Microsoft, which has not given up on pushing frequent feature changes to Windows 10 users, this week introduced the concept of Windows Feature Experience Packs as a way to increase the number of times during a year when customers receive new shiny things.
On Monday, Microsoft released a preview of a first Windows Feature Experience Pack to participants in the company’s Windows Insider beta program. “By testing this process first with Windows Insiders, we hope to expand the scope and the frequency of releases in the future,” Brandon LeBlanc, a senior program manager, wrote in a post to a company blog. “Eventually, Windows Feature Experience Pack updates will get folded into the already existing servicing process for Windows 10 and delivered to customers that way through Windows Update.”
These feature packs, for lack of a better short form, have been bubbling in Redmond for some time: Two years ago, a Windows 10 support document mentioned them. (ZDNet’s Mary Jo Foley, who reported Monday on LeBlanc’s post, had also called out the Windows Feature Experience Pack in June as it was being delivered to some users.)
The idea behind the feature packs, LeBlanc explained, is to ship “features and experiences” using a mechanism outside the two-a-year feature upgrade cycle already established for Windows 10. (Such features and functionalities could be installed independently of the OS because they were developed to be independent of the operating system, as, for example, is the Edge browser.)
This debut included just two minor enhancements to existing features. The first allows users to save screenshots or snippets of the screen captured by the Snip & Sketch tool to a designated folder, rather than automatically to the Pictures/Screenshots folder. The other supports a split keyboard for the touch keyboard on 2-in-1 devices.
Windows Feature Experience Packs will be served up to users through Windows Update, as LeBlanc said. They will thus rely on the same servicing technology used to deploy each month’s security update, the other monthly deliveries (including the optional updates on the third or fourth Tuesday of each month) and notably, the “minor” feature upgrades for Windows 10 shipped in November of both 2019 and 2020.
Okay, but why?
In 2019, Microsoft initiated a major-minor feature upgrade cadence, where the first upgrade of the year — the one released in the spring — was followed by one much smaller in the fall. The first contained numerous feature and functionality additions or improvements, and was delivered in the standard operating system upgrade fashion, necessitating a complete replacement of the OS. The second included all of the fixes issued since the first as well as a very limited number of feature additions; because of its construction, it could be processed and installed as was one of the multiple monthly updates. (In fact, the entirety of the second “upgrade” was embedded in the code of one of those monthly cumulative updates, then activated with a minute bit of code received later.)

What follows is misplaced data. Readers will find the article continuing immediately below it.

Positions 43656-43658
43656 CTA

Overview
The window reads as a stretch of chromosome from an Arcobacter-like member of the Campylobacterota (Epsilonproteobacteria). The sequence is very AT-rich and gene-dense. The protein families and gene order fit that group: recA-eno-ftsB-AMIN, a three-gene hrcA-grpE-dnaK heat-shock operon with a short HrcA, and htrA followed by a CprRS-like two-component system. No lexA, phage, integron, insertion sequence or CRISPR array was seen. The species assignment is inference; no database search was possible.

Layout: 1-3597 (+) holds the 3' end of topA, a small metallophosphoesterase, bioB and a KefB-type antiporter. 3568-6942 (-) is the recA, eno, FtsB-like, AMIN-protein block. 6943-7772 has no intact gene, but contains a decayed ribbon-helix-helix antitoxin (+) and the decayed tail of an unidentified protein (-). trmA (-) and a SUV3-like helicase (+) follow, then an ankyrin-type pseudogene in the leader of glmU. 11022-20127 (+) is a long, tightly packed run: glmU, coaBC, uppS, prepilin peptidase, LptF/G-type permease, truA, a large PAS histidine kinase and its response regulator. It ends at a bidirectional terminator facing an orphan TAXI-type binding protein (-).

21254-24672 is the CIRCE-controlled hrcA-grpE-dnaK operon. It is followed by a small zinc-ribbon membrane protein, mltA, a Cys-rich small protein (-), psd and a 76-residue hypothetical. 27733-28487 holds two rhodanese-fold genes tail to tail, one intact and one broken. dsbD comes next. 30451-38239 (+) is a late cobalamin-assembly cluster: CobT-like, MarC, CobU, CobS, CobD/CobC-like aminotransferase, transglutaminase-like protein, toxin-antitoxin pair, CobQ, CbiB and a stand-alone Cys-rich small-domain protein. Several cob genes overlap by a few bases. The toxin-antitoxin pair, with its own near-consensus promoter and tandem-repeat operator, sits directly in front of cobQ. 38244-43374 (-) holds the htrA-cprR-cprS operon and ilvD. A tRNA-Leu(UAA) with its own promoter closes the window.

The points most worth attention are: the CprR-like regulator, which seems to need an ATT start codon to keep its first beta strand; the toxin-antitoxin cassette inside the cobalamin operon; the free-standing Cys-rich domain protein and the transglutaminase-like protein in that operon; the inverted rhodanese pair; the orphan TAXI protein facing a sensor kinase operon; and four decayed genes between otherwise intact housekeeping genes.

“Windows Feature Experience Pack updates will be delivered to Insiders through Windows Update just like builds and cumulative updates are,” LeBlanc wrote.
That characteristic means that Microsoft intends these updates to be substantially faster to process than a true feature upgrade, even if they’re not unobtrusive. (LeBlanc noted that a feature pack requires a device restart, something a Patch Tuesday security update does not.) It also means Microsoft envisions these updates occurring far more frequently than do feature upgrades, perhaps as often as monthly.
The latter will likely concern commercial customers, their IT personnel, specifically. As a group, IT hasn’t been enthusiastic about Microsoft’s Windows-as-a-service tempo; in a survey earlier this year, nearly six in every 10 admins polled said the upgrades were not useful or rarely so. Further, only 17% of the administrators preferred the current two-per-year upgrade frequency, while 75% wanted only one upgrade annually or one upgrade every two years.
Microsoft’s upgrade pace effectively slipped from twice annually to just once each year starting in 2019, when it went to the major-minor cadence. Now it’s thinking of upping the frequency with Windows Feature Experience Packs?
Microsoft has never showed evidence that customers clamored for its Windows 10-as-a-service model, that they thought it made their wards more secure or that those customers considered Windows 10 a better OS as a result of frequent upgrades. In point of fact, since Windows 10’s debut five years ago — even before its launch — users have complained about Microsoft’s upgrade practice, griping about everything from their velocity to disruptiveness, and questioning their value and Microsoft’s motives. Customers have adapted to the new servicing strategy because they have had to, not because they wanted to.
The Windows Feature Experience Pack concept is more of the same. Almost as important, the feature packs contradict Microsoft’s shift toward fewer upgrades, exemplified by the 30 months of support for Windows 10 Enterprise’s upgrades and the once-a-year cadence for Windows 10 Home and Windows 10 Pro. From that to, what, yet another way to distribute updates? Again, why?
Microsoft should answer that — and for once, before it metes out the shift. Customers, particularly the paying customers on the commercial side, deserve that.